17.1 C
Delhi
Friday, December 9, 2022

Climate Activists Appear in U.K. Court After Soup Thrown at Van Gogh Picture in National Gallery

LONDON — Three climate activists appeared in a London court on Saturday on charges of criminal damage after protests including throwing soup over Vincent van Gogh’s “Sunflowers” painting in the National Gallery.

Two women, age 20 and 21, were charged in relation to the soup-throwing protest on Friday, while a third was charged over paint sprayed on a rotating sign at the Metropolitan Police’s headquarters in central London. The three women pleaded not guilty to criminal damage at Westminster Magistrates’ Court during two brief hearings Saturday.

Demonstrators from climate change protest groups Extinction Rebellion and Just Stop Oil, which wants the U.K. government to halt new oil and gas projects, staged a series of protests in London on Friday.
[time-brightcove not-tgx=”true”]

ADVERTISEMENT

Just Stop Oil said activists dumped two cans of tomato soup over the Van Gogh oil painting, one of the Dutch artist’s most iconic works. The two protesters also glued themselves to the gallery wall.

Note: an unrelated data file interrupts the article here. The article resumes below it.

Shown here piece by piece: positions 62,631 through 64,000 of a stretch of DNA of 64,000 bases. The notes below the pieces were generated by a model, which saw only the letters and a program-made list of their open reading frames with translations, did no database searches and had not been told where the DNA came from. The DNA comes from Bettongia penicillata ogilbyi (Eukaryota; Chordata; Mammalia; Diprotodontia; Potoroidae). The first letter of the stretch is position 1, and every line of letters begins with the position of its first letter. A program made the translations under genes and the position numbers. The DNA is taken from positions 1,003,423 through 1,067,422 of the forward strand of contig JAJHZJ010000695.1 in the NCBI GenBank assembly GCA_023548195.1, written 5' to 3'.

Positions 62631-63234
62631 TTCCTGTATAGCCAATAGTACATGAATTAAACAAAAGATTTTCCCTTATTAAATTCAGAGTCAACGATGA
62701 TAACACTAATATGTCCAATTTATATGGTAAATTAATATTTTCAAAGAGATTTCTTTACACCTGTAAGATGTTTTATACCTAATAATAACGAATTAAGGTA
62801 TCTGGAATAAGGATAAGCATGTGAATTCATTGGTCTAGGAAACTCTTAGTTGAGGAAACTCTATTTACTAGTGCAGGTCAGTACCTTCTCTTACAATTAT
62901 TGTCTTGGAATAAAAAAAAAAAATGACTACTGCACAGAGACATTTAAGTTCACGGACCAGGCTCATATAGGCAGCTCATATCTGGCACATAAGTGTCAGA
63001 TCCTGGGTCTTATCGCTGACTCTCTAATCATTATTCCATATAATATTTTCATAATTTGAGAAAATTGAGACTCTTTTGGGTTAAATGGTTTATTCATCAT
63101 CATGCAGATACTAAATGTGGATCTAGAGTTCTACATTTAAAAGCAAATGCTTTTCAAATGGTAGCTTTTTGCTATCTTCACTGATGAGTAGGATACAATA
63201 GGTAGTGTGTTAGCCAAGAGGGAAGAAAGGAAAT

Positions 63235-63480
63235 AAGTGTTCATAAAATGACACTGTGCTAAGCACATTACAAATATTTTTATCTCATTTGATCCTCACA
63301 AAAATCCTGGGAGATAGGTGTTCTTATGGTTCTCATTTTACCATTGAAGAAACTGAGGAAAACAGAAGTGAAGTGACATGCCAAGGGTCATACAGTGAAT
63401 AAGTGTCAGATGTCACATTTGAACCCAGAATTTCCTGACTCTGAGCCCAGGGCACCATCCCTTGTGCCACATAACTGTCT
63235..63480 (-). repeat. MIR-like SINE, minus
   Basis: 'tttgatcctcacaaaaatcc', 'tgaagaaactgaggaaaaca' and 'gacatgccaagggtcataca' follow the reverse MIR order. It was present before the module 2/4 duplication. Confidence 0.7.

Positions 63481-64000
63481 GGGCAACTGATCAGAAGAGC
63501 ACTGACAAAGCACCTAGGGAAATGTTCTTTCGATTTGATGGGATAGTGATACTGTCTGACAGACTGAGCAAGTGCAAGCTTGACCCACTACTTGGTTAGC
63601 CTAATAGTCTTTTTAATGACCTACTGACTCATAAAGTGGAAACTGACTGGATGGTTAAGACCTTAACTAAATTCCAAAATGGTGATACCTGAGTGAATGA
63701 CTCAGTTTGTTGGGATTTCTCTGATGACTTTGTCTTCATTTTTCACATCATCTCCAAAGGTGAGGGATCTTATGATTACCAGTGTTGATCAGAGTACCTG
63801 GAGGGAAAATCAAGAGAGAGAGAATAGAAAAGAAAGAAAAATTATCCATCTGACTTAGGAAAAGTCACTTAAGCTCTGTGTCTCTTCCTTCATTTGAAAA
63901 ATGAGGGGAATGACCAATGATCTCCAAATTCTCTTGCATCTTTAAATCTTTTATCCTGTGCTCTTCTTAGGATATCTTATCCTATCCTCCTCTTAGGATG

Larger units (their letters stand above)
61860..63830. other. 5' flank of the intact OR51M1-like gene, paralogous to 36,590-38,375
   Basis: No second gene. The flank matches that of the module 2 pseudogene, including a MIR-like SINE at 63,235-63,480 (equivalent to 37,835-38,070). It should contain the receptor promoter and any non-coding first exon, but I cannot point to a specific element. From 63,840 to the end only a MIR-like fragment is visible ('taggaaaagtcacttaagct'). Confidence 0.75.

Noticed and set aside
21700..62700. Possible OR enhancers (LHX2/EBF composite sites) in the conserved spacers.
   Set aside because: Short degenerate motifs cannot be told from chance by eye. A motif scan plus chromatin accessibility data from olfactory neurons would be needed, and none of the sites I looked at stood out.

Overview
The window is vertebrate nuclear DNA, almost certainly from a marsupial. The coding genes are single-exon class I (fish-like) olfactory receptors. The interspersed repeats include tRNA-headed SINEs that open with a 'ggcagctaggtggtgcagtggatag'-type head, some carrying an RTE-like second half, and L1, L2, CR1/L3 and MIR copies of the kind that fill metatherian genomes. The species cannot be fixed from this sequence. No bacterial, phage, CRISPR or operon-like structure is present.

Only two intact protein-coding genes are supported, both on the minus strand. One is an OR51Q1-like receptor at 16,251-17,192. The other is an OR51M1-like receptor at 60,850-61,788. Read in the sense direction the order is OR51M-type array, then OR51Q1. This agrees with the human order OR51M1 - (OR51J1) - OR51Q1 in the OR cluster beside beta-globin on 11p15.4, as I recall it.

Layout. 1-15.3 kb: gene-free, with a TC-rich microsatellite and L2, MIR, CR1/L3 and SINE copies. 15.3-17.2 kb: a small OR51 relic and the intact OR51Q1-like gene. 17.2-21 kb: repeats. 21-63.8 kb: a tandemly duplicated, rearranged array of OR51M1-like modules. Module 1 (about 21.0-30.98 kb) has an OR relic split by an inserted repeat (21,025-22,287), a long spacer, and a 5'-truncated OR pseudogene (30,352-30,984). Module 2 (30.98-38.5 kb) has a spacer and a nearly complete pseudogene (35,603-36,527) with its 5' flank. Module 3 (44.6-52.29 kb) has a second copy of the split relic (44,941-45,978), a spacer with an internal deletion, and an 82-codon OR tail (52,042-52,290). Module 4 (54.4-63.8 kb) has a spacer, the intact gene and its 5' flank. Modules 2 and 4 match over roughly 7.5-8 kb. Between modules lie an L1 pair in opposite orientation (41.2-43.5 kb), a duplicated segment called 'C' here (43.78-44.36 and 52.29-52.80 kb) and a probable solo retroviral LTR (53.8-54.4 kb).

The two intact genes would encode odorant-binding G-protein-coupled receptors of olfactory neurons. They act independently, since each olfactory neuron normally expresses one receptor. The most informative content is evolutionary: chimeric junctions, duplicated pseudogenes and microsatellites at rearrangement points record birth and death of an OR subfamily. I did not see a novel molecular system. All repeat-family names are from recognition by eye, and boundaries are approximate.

Prosecutor Ola Oyedepo said the pair didn’t harm the oil painting, which was covered by a glass protective case, but damage was caused to the frame.

The painting, one of several versions of “Sunflowers” that Van Gogh painted in the late 1880s, was cleaned and returned to its place in the National Gallery on Friday afternoon.

District judge Tan Irkam released the women on bail on condition that they don’t have paint or adhesive substances on them in a public place.

ADVERTISEMENT

Police said they made some 28 arrests in relation to Friday’s protests, and 25 others were bailed pending further investigation. On Saturday, police arrested a further 26 people after Just Stop Oil protesters blocked a major road in east London. Some demonstrators glued themselves to the road surface.

Just Stop Oil has drawn attention, and criticism, for their disruptive tactics, including targeting artworks in museums. In July, activists glued themselves to the frame of an early copy of Leonardo da Vinci’s “The Last Supper” at London’s Royal Academy of Arts, and to John Constable’s “The Hay Wain” in the National Gallery.

Activists have also blocked bridges and intersections across London during two weeks of protests against the U.K. government’s approach to climate change.

The latest wave of demonstrations came as Prime Minister Liz Truss‘ Conservative government opened a new licensing round for oil and gas operations in the North Sea and reversed a 2019 ban on frackingin England. Environmentalists say the U.K. government was undermining the fight against climate change.

ADVERTISEMENT

from TIME
via Time.com

Support Us

Secured by Paypal

Related Stories

Check out other tags:

Most Popular Articles